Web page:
Take these eight actionable steps to set up a short-term rental property management business plan. Just note that at every step of the way, you’ll need to be flexible. Be prepared to adjust your plan to adapt to factors that may be out of your control, like local regulations, new competition, or a change in your operations structure.
1. Write a mission statement
A mission statement succinctly outlines your vision and how you intend to serve your clients and guests. Having a solid mission statement is not only helpful for selling your services, but it also serves as a guiding principle as your business grows and evolves.
Determining and writing your mission statement should be one of the first things you do when you start creating your property management business plan. Then, after you’ve refined the rest of your business plan, go back and revise it.
When you write your mission statement, consider factors like
- Your goals
- Your values
- How your business will provide value to your prospects.
Perhaps your mission statement emphasizes offering reliable, quality services to your homeowners. Or maybe your business centers on increasing your clients’ bookings while exceeding guest expectations. Whatever it is, your mission statement will help define how you’re unique and what value you can bring to the table.
2. Create an executive summary
An executive summary will help you condense the main points of your business plan so they’re easily accessible and digestible for potential clients and investors. While writing your mission statement should be one of the first things you do, you should tackle your executive summary after you’ve completed the rest of your business plan.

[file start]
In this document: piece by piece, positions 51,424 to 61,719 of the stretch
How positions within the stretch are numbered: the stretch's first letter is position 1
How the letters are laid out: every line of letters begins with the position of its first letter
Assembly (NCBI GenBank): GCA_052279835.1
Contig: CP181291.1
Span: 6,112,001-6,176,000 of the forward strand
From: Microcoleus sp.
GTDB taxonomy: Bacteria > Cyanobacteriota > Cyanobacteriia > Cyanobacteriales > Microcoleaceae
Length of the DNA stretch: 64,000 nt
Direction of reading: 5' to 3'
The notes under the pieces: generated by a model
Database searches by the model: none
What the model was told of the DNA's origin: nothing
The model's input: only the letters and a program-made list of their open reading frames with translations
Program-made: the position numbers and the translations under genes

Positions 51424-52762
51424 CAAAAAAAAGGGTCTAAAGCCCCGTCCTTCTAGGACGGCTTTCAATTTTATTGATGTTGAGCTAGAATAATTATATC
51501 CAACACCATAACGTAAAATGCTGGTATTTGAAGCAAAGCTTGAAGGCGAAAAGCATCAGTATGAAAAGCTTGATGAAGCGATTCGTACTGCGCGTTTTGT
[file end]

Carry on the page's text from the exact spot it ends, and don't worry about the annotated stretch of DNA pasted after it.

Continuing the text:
In your executive summary, you should include:
- A summary of the general concept of your property management business
- Your “business opportunity,” or an explanation of why your business will make a place for itself in the market
- Your company history, which should be updated as your company grows and evolves
- An overview of your competitors
- Your target niche and ideal guest profile
- Your marketing strategy
- Your financial plan
- Your revenue projections and financial forecasts
You can think of your mission statement as your elevator pitch, whereas your executive summary gives interested homeowners and investors a more detailed (yet succinct) look at the viability of your business.
3. Conduct competitive analysis
There’s no doubt that the short-term rental market is crowded—in 2022, available short-term rental listings were up almost 25% from the previous year. That means you have to work hard to differentiate your stays from the rest.
So, your business plan should include competitive analysis on the other available listings and property managers in your local area. Use a tool like AirDNA or Mashvisor to carry out market research about the different short-term rental properties in the area.